Zack Snyder’s Sucker Punch is not by any means a great example of contemporary cinematic arts. If you’re looking for nuanced character studies and deeply engaging plotlines, well.. you did see the words “Zack Snyder” back there, didn’t you? This is the guy who brought us 300 and Watchmen, both of which look great and neither of which is any great dramatic shakes. And so Sucker Punch is a comic book movie freed from the burden of source material whose fans can be offended by its adaptation. It’s pure geek-culture id — the cinematic equivalent of Epic Mealtime.
The setup is simple: a woman dies, leaving her two daughters her entire estate. The girls’ stepfather is enraged and kills the younger one, placing the blame on the older one, and having her committed to an asylum in southern Vermont. He bribes a corrupt orderly to forge the psychiatrist’s signature and authorize a doctor — who will visit the facility in five days — to perform a trans-orbital lobotomy. The psychiatrist, for her part, is a proponent of a hazily-described form of therapy through acting and telling stories, and evidently has no idea what’s going on in what’s nominally her institution.
This backdrop, however, is quickly overlaid with a metaphor of sorts, and this is where most of the movie takes place. The asylum becomes a bordello; the orderly runs the place as Blue (Oscar Isaac); the psychiatrist is Madam Gorski (Carla Gugino); the inmates are dancers — including Amber (Jamie Chung), Blondie (Vanessa Hudgens), Rocket (Jena Malone), and Sweet Pea (Abbie Cornish), among others — whose dances take the place of their therapeutic storytelling; and the new girl is Baby Doll (Emily Browning), who is to be turned over to the “high-roller” when he comes in five days.
When Baby Doll starts her therapy — dancing, in the metaphor — it turns out that she entrances everyone watching. And it’s within these stories that much of the action occurs. She meets a mysterious wise man (Scott Glenn) who tells her that she can indeed gain freedom, and she enlists some of the other dancers in her plan for escape. Baby Doll will tell a story to preoccupy some observer while the others retrieve the necessary plot tokens that will play into the eventual escape: a map, a lighter, a knife, and a key.
The fantasy sequences, however, have only the loosest connection to either layer of “reality”, and I’ll be among the first to admit that they don’t make a lick of sense. But sense, of course, is not the point; awesome is. Five women with assault rifles and mecha battling German steampunk zombies across (and above) a bombed-out World War I hellscape is awesome; a frontal assault on an ork-filled castle and an aerial battle between a dragon and a B-25 bomber is awsome; a crawl along a futuristic train through an army of robotic gunmen to stop a bomb from destroying a city is awesome.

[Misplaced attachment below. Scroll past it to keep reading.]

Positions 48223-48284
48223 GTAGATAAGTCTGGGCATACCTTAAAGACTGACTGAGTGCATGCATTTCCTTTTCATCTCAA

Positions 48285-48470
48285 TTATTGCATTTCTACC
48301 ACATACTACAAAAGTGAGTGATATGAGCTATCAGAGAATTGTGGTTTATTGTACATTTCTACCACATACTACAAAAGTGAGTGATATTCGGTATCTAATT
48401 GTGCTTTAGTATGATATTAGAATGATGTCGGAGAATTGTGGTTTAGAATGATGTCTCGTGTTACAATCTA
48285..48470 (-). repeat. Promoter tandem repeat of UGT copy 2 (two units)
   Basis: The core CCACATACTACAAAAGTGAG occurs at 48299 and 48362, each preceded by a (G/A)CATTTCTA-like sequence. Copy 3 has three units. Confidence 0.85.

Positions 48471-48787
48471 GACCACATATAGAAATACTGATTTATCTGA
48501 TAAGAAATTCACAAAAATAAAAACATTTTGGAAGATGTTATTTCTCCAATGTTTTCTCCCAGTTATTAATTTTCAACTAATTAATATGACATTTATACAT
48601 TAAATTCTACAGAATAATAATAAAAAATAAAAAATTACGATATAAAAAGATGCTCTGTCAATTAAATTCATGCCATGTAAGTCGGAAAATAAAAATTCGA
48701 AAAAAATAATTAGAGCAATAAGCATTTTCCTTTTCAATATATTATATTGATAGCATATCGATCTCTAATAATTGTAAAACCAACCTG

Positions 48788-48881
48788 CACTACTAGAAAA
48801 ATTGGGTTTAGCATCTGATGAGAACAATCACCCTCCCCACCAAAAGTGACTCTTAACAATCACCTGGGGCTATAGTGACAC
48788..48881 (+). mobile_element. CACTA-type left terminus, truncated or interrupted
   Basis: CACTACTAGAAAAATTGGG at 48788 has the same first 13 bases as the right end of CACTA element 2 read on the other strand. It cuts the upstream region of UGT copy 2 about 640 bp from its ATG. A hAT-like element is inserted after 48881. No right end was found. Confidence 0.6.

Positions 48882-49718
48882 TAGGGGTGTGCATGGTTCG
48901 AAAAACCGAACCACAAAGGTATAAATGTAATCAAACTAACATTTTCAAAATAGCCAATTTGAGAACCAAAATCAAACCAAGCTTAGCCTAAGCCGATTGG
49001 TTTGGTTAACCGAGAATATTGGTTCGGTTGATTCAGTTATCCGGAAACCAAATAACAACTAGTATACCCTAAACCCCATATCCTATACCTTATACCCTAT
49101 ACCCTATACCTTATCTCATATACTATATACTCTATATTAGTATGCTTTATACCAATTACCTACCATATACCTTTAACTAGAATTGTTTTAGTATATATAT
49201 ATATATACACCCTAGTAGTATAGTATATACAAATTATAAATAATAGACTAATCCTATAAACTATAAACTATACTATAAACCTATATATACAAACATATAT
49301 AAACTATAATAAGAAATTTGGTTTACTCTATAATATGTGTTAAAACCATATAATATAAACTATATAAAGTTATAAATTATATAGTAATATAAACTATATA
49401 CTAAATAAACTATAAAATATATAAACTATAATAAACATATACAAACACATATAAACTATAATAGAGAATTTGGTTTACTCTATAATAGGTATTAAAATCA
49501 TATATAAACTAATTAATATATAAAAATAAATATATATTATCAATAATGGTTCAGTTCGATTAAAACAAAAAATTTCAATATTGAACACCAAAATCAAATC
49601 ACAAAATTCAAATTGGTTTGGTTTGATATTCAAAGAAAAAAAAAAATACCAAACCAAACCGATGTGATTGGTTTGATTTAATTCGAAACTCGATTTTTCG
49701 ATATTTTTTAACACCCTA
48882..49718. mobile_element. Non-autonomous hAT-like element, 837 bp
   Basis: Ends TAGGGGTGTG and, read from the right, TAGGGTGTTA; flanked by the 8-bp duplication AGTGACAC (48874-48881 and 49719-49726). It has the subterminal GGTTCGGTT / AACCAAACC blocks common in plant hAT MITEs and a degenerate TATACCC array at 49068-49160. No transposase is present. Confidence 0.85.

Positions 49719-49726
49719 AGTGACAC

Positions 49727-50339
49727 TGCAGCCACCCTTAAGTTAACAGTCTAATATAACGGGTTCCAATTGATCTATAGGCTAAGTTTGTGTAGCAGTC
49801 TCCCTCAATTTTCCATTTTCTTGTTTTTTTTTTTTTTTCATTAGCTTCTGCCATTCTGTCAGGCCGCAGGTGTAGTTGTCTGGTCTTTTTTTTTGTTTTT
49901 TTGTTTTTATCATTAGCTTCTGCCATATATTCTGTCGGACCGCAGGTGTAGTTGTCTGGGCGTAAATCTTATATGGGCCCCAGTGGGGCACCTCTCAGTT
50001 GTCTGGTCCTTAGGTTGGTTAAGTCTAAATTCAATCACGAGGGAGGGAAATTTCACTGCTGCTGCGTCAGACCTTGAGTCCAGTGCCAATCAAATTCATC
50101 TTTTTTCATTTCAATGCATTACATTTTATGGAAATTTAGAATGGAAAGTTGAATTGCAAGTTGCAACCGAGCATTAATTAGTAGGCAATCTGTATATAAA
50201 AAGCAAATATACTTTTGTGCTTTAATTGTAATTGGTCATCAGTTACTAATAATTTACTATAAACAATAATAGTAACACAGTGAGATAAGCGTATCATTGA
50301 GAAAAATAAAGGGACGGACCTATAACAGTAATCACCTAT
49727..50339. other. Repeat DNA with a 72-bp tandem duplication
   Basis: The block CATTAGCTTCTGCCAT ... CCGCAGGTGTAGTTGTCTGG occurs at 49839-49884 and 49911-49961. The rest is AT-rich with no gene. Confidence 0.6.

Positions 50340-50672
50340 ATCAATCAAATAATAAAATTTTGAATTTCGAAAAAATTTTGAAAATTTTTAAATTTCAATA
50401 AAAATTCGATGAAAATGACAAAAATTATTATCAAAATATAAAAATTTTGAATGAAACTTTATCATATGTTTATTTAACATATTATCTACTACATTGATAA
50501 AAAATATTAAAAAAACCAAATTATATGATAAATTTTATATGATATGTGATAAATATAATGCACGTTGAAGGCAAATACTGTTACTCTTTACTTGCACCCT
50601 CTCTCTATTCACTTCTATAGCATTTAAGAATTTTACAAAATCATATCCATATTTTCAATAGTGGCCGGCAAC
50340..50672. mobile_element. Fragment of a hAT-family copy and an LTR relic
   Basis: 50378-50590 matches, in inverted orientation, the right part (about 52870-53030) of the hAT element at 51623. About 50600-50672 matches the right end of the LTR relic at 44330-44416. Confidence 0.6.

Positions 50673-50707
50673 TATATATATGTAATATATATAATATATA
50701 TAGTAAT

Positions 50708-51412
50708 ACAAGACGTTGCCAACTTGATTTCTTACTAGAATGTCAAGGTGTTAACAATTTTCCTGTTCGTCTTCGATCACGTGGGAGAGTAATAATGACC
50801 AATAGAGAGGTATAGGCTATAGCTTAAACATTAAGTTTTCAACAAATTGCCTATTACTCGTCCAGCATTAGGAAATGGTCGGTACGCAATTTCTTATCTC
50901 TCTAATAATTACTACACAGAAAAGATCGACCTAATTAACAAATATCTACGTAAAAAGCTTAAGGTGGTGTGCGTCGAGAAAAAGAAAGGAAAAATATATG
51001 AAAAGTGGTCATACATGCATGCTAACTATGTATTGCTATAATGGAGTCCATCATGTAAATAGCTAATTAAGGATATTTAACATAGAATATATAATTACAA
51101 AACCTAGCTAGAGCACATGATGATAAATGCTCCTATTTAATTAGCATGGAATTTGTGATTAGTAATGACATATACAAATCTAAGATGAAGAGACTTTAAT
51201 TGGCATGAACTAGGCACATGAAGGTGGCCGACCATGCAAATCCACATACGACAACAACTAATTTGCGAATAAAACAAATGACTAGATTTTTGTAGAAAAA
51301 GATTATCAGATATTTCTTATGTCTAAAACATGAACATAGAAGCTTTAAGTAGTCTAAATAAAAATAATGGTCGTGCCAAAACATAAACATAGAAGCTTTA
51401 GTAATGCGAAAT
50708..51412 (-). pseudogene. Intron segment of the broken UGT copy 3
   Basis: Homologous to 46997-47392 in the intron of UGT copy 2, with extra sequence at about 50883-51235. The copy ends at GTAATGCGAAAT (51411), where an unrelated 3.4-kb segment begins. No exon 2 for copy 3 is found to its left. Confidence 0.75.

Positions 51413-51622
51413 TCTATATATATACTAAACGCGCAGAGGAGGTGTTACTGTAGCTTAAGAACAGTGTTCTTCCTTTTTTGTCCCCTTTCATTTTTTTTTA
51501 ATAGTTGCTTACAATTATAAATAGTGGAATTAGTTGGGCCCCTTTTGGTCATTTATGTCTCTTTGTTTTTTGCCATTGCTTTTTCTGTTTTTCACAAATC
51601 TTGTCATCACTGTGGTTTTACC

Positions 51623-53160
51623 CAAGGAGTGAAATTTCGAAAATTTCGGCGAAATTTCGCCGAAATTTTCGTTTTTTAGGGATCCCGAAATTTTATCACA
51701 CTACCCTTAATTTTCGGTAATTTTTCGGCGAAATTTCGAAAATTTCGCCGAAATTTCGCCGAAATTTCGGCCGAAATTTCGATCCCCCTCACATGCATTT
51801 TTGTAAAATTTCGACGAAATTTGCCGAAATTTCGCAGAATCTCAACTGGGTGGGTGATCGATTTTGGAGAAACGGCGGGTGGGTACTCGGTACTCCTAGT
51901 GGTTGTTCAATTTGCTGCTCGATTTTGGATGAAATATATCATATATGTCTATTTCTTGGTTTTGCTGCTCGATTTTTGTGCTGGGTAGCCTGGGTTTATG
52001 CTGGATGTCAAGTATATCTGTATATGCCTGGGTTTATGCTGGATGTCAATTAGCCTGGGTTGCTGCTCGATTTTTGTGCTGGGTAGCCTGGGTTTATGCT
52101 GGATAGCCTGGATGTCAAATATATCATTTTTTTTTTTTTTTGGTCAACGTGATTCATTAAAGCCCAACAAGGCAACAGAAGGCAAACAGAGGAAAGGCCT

This being Zack Snyder’s work, the visuals are amazing. The CGI is not always more realistic than, say, a video game, but it definitely has a characteristically Snyderian look to it. The motion weaves together both the fight choreography and the (mostly virtual) camerawork elegantly. Marius De Vries and Tyler Bates have done excellent work with the soundtrack as well, packing it with remixes, mashups, and covers of some great music, often featuring the actual stars of the movie on the new vocals. Each of the six different settings has its own distinct look and sound, with its own color palette, editing style, music, and choreography. The whole thing has the feel of a playground for trying out different ways of spinning Snyder’s core movie making sensibilities.
All of which is a long way of saying, again, that this is a Zack Snyder movie, and so you really should know what you’re getting into already. If you don’t you have only yourself to blame. That said, I should also mention that there is, in fact, a sort of philosophical point to the script, but I really don’t think it’s worth addressing. For one thing, the position Snyder presents isn’t terribly deep, and is more of a jumping-off point for further discussion; for another, I’m pretty sure anyone who would actually admit that this aspect of the movie exists is already interested in seeing it on other grounds.
Oh, and one last thing: stay through the credits.
Worth It: yes, if you admit that there is an occasional place for bacon in a well-balanced diet.
Bechdel Test: pass.